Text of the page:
Whatever the weather, if you walk around the harbour or the walled city of Faro you will be invited on a boat trip. There are three companies with different policies. We tried two, and for nature and a peaceful afternoon almost alone (outside summer), Animaris would always be our choice. The second, Islands4You, offers a different experience of brief stays on three islands and a lunch break on the fourth: worthwhile if that is for you.
There are three boats operated by Animaris, a ferry that doubles as nature-viewing craft sometimes, a smaller boat for slow, close-up viewing, and a speedboat for the return or if you want to reach Deserta in a hurry. Although separately timetabled they don’t all run out of season, and as they are priced differently you need to check.
Our first trip was clear enough: the slow boat out and a choice of return time at a single price. We opted for mid-afternoon return and wished we’d allowed longer. Hence the second trip, meant to be by ferry but instead by speedboat: 10 euros instead of 5. At least we were on the ferry to come back.
The small boat takes 8 or 10 comfortably, and was full. Pedro conducted us aboard and took us out into the lagoon before stopping to explain why the eco-system was in existence and is declared a National Nature Reserve. The waterways pass mainly between mud banks formed by tidal action along the Atlantic coast; in the shallower channels sand is dredged and forms a different series of banks. They are all islands at low tide and are mostly submerged by rising tides. Birds are attracted to them to feed, and men visit for bait, clams and a species of crab that can be captured but only for one extra-large claw that will grow back once the crab is released.
Slowly cruising out we were shown grey heron, little egret and some of the numerous whimbrel of the area. Pedro stopped suddenly as a flock of spoonbill came over from (presumably) Morocco and headed for the marshes just inshore. The clam hunters were hard at their back-breaking work. Pedro explained that they only found small ones, selling them on cheaply to be progressed to edible size (and price) on farms. The industrial side of Faro was not ignored: there is a small shipyard and of course people fish commercially in the Atlantic. The port of Olhao was a few kilometres along the coast, with the inhabited island of Culatra offshore, with its restaurants, primary school and fishing fleet, as well as holiday homes for the weathy.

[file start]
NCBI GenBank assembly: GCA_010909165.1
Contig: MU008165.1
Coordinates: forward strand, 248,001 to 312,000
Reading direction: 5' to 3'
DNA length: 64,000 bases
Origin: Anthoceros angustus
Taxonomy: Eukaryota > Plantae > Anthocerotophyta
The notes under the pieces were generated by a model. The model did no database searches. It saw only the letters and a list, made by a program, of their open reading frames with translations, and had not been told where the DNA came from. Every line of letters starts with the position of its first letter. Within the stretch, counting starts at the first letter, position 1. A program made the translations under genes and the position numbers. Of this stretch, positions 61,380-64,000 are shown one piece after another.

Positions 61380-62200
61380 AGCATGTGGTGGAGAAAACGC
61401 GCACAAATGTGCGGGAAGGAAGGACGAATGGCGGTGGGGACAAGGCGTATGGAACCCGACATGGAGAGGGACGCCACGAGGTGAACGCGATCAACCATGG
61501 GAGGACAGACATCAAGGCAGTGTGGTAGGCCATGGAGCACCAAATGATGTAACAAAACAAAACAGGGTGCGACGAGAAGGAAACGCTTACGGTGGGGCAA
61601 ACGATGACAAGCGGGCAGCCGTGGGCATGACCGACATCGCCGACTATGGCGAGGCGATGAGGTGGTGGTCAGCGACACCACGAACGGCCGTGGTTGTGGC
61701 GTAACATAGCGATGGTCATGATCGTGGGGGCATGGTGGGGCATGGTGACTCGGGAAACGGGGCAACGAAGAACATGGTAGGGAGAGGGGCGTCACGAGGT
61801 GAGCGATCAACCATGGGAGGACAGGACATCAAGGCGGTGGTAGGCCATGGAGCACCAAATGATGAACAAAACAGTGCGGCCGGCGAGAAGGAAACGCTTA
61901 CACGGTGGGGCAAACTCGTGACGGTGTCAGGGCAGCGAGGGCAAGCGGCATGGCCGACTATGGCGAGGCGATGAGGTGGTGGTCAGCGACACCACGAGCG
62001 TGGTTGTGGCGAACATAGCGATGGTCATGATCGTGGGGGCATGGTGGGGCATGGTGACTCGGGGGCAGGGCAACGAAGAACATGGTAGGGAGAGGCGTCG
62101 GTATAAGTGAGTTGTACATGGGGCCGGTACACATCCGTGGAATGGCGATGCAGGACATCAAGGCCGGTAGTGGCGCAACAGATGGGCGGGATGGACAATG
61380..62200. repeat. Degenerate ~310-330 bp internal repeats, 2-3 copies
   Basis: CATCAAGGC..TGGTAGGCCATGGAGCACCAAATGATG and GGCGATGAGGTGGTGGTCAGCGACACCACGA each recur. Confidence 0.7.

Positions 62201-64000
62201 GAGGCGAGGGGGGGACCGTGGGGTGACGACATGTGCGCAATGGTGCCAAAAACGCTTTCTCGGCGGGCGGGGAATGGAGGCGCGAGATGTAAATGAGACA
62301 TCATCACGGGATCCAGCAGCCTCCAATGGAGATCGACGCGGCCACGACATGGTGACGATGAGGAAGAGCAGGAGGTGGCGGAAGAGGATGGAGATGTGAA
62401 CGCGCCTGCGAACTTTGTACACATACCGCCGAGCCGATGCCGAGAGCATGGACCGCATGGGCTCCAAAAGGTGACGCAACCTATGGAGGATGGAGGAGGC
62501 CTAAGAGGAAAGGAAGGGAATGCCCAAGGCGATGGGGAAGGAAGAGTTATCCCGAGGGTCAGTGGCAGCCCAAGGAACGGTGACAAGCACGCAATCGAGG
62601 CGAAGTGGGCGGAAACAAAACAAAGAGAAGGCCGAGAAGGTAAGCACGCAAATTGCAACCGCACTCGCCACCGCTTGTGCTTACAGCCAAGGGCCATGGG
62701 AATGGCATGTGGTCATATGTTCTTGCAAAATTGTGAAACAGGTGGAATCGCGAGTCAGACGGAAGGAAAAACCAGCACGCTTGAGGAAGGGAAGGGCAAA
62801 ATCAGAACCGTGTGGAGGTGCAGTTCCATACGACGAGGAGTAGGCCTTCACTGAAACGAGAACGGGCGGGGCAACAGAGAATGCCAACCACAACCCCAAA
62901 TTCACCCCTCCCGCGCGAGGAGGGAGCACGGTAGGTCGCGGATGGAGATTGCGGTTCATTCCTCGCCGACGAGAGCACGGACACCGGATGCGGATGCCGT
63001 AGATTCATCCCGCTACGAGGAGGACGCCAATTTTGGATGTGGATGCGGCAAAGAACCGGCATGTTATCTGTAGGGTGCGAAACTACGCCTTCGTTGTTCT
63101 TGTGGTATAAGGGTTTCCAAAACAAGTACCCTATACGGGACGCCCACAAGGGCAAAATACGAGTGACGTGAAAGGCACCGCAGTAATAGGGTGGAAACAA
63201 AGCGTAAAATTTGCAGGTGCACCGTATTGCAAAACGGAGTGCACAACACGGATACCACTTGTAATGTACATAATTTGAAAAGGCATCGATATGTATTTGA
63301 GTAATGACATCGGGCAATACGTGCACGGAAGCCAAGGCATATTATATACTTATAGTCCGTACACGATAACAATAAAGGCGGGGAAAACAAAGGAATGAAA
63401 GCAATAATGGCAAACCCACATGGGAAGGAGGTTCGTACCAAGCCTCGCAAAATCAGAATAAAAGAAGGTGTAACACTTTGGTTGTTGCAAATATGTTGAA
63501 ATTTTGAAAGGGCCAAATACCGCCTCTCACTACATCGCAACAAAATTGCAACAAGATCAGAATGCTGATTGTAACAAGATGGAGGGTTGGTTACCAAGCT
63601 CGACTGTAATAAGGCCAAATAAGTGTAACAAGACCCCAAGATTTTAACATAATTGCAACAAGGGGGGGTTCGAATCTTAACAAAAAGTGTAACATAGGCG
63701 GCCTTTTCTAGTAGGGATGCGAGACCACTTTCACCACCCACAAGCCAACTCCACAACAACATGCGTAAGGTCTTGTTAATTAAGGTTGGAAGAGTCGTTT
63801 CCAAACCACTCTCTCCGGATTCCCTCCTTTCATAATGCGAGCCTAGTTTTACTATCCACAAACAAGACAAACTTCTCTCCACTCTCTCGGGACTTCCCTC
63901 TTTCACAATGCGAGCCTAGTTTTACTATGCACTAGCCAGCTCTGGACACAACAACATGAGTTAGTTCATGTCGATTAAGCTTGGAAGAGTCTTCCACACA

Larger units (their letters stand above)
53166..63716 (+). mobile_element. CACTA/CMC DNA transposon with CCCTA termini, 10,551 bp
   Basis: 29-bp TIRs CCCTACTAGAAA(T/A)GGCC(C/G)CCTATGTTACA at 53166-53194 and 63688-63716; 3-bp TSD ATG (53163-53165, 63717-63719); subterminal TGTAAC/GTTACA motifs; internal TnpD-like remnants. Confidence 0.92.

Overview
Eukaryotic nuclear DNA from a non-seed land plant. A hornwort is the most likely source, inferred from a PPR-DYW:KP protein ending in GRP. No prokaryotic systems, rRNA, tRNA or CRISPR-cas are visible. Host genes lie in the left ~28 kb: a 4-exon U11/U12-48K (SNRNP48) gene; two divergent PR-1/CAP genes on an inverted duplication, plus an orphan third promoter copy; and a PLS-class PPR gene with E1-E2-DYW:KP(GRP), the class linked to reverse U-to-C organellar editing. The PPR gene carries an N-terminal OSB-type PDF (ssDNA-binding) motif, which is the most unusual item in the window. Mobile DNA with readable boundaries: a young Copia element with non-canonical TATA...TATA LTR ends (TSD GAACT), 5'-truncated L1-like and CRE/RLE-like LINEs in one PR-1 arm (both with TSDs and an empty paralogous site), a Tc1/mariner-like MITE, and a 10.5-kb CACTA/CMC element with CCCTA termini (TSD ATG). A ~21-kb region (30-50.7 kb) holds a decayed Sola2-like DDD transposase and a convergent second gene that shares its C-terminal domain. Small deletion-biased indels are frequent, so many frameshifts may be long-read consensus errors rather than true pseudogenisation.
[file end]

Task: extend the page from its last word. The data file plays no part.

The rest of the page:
Half an hour or so brought us to the landing stage of Barreta, nicknamed Deserta as nobody lives there. It is a steep climb but people are helpful to those who find it hard. Boardwalks allow a circuit of the island and a crossing to the restaurant, Estamine. This seems to be a franchise of Animaris: meals are expensive but a delicious and reasonable selection of snacks is available. In summer the snack bar that shares the building is open. There is also the only WC on the island.
The problem with eating at Estamine is that it leaves less time than needed for a full exploration, hence our second visit. Our chicken or pork sandwiches with salad were very tasty, the wine was good and the coffee excellent. For our second, longer day on the island we ate tuna carpaccio, outstanding among the several food experiences of our holiday.
Gulls are the main residents of the Atlantic side of Deserta. There are two kinds, yellow-legged and Audouin. The aromatic maquis that grows inland there is home to many smaller birds, and we were charmed by two or three pairs of Sardinian warbler.
Along the lagoon-side were curlew, more whimbrel, sanderling and plover.
Inanimate objects provide interest too: the beach towards the most southerly point of Portugal offers an amazing choice of shells.
It was too short a time – our fault of course – so setting our minds on a return visit we joined the speedboat back. A ten-minute journey was suddenly interrupted as Pedro spotted a razor bill, not forgetting to check that I had taken its photo. A memorable end to a wonderful trip.